For commission and performance enquires, please contact me directly at email@example.com
For media and rights enquiries, please contact my agent, Caro Clarke, at firstname.lastname@example.org
You can use these photographs for publicity purposes. Please always credit the photographer, Rich Dyson.
You can contact me directly to book me for projects and workshops at email@example.com.
When requesting a booking, please state in the initial email what the fee will be. The Society of Authors, my union, offers guidance on rates. Please also state how you will incorporate accessibility into the event or project (e.g. does the venue have step-free access? will there be BSL interpretation?) and, while the COVID-19 pandemic continues, what infection mitigation you will be putting in place (e.g. will masks be recommended and provided?) For advice on accessibility in literature, see the Inklusion Guide, and for advice on remote events, hybrid events and equality of access during the pandemic, see this blog from Polly Atkin.
Please note that I do not do events where all the participants are white, and I do not do events which have not considered accessibility and pandemic mitigation. It’s also important to remember when considering diversity in events that when someone is in the position of being “the only one” in the event, that adds extra strain and pressure, and this goes for me as well.
Harry Josephine Giles is a writer and performer from Orkney, now living in Leith. She has lived on four islands, each larger than the last. She has a MA in Theatre Directing from East 15 Acting School and a PhD in Creative Writing from the University of Stirling. Harry Josephine’s work generally happens in the crunchy places where performance and politics get muddled up.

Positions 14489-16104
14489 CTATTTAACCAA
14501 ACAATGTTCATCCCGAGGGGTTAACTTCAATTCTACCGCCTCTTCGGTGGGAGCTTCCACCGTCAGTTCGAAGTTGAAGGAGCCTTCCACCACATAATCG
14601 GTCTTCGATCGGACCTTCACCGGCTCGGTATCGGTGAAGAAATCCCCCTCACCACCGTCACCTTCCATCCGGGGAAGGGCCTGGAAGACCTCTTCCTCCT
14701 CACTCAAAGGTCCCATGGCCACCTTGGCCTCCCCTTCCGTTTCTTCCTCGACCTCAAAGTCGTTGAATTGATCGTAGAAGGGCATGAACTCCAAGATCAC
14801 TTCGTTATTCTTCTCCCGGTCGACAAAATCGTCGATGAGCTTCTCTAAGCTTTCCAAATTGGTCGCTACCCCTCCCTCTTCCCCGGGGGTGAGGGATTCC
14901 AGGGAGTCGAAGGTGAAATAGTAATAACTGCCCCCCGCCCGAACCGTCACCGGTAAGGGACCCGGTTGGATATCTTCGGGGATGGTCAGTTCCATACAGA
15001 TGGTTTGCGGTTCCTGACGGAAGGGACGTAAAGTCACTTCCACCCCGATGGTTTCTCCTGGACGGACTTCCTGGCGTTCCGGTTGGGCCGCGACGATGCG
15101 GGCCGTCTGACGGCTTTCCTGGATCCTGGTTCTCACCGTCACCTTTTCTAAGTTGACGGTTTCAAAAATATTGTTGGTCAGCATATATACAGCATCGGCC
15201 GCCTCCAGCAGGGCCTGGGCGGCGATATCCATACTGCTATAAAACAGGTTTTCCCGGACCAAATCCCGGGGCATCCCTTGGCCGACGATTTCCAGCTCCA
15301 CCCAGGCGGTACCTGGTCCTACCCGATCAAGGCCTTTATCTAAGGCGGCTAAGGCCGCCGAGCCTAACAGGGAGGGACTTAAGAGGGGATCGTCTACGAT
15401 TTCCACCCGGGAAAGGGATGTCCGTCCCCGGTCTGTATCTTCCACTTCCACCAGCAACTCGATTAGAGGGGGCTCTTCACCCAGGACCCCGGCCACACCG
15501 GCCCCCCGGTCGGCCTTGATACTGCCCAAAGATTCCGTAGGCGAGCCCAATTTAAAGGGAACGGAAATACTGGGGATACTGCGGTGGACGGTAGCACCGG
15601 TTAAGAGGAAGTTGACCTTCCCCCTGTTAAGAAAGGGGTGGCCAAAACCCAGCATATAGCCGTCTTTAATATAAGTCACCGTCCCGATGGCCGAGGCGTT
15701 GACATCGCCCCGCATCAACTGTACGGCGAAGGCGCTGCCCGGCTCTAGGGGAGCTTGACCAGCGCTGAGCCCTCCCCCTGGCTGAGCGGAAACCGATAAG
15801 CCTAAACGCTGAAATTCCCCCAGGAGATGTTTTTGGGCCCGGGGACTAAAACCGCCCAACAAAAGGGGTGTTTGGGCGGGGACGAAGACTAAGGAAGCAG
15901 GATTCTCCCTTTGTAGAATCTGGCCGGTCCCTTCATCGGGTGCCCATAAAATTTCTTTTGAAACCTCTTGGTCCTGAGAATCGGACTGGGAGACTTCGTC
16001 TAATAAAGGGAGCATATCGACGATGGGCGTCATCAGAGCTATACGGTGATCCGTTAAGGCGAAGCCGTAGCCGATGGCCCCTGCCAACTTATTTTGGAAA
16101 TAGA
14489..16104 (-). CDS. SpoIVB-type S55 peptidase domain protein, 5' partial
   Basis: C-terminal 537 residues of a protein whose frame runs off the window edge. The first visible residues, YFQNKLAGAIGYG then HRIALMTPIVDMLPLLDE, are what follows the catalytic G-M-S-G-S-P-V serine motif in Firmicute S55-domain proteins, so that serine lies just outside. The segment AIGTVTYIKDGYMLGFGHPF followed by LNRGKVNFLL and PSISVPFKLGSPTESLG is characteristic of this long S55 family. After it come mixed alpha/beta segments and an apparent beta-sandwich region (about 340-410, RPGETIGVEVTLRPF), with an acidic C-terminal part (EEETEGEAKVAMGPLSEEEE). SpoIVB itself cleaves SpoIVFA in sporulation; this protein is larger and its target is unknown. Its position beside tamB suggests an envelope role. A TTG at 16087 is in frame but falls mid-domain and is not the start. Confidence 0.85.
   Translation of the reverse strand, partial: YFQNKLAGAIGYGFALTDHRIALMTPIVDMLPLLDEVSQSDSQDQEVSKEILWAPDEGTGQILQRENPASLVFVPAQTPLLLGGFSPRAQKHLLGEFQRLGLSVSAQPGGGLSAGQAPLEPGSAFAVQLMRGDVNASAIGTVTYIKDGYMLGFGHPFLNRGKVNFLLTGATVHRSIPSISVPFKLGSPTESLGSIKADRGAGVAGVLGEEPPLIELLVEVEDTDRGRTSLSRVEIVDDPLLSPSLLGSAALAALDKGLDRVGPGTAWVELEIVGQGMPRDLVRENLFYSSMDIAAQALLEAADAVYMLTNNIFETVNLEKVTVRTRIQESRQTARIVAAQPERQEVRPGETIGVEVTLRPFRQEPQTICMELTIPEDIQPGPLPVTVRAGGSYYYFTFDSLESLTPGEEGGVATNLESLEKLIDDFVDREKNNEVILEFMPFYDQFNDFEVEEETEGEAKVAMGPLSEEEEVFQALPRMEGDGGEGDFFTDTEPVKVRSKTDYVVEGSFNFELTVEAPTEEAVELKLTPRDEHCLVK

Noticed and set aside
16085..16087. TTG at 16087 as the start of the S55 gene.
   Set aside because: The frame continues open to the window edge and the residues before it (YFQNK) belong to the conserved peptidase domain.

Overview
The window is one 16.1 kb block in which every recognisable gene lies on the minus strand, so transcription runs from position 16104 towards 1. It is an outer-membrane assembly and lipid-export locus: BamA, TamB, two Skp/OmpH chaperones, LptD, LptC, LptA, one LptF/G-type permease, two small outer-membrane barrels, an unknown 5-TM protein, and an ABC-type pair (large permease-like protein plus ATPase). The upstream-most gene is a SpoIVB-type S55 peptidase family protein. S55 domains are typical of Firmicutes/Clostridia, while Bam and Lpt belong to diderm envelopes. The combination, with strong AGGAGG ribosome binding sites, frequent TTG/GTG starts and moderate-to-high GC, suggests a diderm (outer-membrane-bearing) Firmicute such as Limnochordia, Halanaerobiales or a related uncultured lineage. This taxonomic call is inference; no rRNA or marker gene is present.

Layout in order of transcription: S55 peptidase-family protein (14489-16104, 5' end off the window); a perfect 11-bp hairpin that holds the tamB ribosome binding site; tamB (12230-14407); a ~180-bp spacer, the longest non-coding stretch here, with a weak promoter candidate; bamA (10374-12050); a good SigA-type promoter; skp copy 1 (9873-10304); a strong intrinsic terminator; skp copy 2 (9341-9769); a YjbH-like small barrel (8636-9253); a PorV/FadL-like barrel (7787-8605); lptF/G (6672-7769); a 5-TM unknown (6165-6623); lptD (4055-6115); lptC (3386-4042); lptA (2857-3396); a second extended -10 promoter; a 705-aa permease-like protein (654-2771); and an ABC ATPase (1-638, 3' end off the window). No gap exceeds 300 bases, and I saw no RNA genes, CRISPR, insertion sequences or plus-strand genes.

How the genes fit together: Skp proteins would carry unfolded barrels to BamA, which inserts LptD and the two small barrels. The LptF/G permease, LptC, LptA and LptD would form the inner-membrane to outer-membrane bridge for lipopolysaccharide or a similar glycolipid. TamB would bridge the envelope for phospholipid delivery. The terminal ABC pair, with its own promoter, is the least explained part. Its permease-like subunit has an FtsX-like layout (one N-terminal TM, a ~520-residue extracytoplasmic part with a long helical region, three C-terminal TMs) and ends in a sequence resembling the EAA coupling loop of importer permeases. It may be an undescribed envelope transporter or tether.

As a poet, Harry Josephine has toured globally, given feature sets at venues from the Bowery Poetry Club to Edinburgh’s Hogmanay, performed at festivals from the New Zealand Writers Festival to Montreal’s Metropolis Bleu. Her verse novel Deep Wheel Orcadia was published by Picador in October 2021 and won the Arthur C. Clarke Award for science fiction. Her poetry collections — Tonguit (Freight Books 2015) and The Games (Out-Spoken Press 2018) — were shortlisted for the Edwin Morgan Poetry Award (twice), the Forward Prize for Best First Collection, and the Saltire Poetry Book of the Year.
As a theatre artist, Harry Josephine has been featured in the SPILL National Platform, and at festivals including to Forest Fringe (UK), NTI (Latvia), Verb Festival (Aotearoa) and Teszt (Romania). Her one-to-one show What We Owe was listed in the Guardian’s “Best of the Edinburgh Fringe” round-up – in the “But is it art?” section. Her multimedia poetry show Drone debuted in the Made in Scotland Showcase at the 2019 Edinburgh Fringe and toured internationally.
You can read their full professional credits here. For abbreviated versions of this bio, see this regularly-updated document.
Name and Pronouns
My name is Harry Josephine and it’s good to use that in full in formal settings, or Josie for short and in informal settings. If titles are needed, it’s Dr Giles. I use the pronouns “she” and “they”.